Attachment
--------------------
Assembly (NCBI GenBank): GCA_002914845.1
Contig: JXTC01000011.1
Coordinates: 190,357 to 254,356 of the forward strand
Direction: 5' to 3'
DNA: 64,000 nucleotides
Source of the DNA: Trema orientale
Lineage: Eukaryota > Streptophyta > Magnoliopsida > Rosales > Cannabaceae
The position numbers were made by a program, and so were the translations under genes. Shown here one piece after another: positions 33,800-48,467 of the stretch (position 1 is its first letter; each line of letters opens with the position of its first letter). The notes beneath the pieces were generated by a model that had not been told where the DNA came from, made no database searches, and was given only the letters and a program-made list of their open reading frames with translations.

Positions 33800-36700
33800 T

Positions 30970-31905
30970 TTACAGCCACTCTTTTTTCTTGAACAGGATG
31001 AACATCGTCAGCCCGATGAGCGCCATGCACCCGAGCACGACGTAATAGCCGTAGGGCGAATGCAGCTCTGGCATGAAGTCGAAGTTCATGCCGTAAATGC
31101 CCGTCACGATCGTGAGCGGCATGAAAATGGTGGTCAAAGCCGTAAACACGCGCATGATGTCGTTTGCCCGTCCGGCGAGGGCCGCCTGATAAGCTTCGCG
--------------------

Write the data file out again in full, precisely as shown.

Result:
Assembly (NCBI GenBank): GCA_002914845.1
Contig: JXTC01000011.1
Coordinates: 190,357 to 254,356 of the forward strand
Direction: 5' to 3'
DNA: 64,000 nucleotides
Source of the DNA: Trema orientale
Lineage: Eukaryota > Streptophyta > Magnoliopsida > Rosales > Cannabaceae
The position numbers were made by a program, and so were the translations under genes. Shown here one piece after another: positions 33,800-48,467 of the stretch (position 1 is its first letter; each line of letters opens with the position of its first letter). The notes beneath the pieces were generated by a model that had not been told where the DNA came from, made no database searches, and was given only the letters and a program-made list of their open reading frames with translations.

Positions 33800-36700
33800 T

Positions 30970-31905
30970 TTACAGCCACTCTTTTTTCTTGAACAGGATG
31001 AACATCGTCAGCCCGATGAGCGCCATGCACCCGAGCACGACGTAATAGCCGTAGGGCGAATGCAGCTCTGGCATGAAGTCGAAGTTCATGCCGTAAATGC
31101 CCGTCACGATCGTGAGCGGCATGAAAATGGTGGTCAAAGCCGTAAACACGCGCATGATGTCGTTTGCCCGTCCGGCGAGGGCCGCCTGATAAGCTTCGCG